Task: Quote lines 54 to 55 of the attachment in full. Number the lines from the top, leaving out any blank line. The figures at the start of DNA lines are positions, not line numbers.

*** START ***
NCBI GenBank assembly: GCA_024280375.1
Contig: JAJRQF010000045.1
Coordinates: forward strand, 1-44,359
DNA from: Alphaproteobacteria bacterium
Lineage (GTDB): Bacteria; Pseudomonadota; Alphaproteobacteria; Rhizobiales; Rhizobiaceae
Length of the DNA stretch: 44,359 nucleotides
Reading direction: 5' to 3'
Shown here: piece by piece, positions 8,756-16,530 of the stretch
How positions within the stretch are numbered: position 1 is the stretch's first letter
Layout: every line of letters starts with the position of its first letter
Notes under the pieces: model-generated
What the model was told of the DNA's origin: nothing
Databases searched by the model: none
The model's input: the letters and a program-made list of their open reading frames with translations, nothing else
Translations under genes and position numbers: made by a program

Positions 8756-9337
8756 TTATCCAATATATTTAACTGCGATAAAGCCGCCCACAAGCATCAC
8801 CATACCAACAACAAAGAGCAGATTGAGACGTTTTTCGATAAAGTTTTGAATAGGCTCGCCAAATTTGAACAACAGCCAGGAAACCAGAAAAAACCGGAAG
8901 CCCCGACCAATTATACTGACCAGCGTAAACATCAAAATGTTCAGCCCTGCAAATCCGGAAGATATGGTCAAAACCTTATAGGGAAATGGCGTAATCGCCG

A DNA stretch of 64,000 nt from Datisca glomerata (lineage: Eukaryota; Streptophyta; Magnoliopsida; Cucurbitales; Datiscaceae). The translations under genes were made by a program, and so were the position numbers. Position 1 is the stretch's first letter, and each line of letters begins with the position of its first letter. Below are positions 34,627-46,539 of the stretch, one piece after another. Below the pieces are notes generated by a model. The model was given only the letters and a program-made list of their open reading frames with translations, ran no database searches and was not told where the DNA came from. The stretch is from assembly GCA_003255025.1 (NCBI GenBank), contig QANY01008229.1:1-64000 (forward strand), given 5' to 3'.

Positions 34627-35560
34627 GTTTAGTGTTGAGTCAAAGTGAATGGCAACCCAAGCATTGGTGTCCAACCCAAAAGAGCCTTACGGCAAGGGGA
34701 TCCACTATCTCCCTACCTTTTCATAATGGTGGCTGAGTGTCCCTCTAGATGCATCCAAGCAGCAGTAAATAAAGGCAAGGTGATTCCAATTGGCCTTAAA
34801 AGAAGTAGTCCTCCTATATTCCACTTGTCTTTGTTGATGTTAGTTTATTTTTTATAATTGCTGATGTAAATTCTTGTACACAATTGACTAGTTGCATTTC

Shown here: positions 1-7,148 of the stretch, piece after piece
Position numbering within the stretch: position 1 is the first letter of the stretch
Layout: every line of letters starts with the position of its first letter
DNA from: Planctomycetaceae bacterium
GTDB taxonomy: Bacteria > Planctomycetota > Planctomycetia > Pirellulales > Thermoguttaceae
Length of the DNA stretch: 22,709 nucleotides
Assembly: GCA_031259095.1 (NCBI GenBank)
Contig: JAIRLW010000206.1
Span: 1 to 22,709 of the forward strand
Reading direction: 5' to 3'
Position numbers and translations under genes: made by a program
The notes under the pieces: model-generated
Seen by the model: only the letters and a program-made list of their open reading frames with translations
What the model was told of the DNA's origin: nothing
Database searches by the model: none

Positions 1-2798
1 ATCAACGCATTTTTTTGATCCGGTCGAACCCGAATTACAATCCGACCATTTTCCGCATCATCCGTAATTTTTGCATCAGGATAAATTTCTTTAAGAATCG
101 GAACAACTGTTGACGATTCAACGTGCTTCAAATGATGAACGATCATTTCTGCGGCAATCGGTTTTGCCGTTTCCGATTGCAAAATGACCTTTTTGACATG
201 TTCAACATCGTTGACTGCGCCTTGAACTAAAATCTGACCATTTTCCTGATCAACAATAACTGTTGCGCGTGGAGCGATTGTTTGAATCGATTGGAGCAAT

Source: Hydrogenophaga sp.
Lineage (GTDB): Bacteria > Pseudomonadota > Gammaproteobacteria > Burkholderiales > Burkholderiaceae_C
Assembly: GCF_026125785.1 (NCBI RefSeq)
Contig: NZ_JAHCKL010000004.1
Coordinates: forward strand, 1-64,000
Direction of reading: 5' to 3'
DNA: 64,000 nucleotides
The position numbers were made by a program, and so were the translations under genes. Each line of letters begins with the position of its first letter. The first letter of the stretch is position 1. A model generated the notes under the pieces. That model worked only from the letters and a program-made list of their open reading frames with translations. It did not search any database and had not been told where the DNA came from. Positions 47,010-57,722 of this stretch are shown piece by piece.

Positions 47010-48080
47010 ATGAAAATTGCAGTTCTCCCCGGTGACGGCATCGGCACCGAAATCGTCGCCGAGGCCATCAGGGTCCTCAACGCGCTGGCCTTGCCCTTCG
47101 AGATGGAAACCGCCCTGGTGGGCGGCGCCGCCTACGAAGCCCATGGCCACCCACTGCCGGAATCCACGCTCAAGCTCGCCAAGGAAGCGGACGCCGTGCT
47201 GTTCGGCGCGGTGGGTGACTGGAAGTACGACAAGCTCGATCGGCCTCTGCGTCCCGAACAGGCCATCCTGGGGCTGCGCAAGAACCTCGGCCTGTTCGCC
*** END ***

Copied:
47101 AGATGGAAACCGCCCTGGTGGGCGGCGCCGCCTACGAAGCCCATGGCCACCCACTGCCGGAATCCACGCTCAAGCTCGCCAAGGAAGCGGACGCCGTGCT
47201 GTTCGGCGCGGTGGGTGACTGGAAGTACGACAAGCTCGATCGGCCTCTGCGTCCCGAACAGGCCATCCTGGGGCTGCGCAAGAACCTCGGCCTGTTCGCC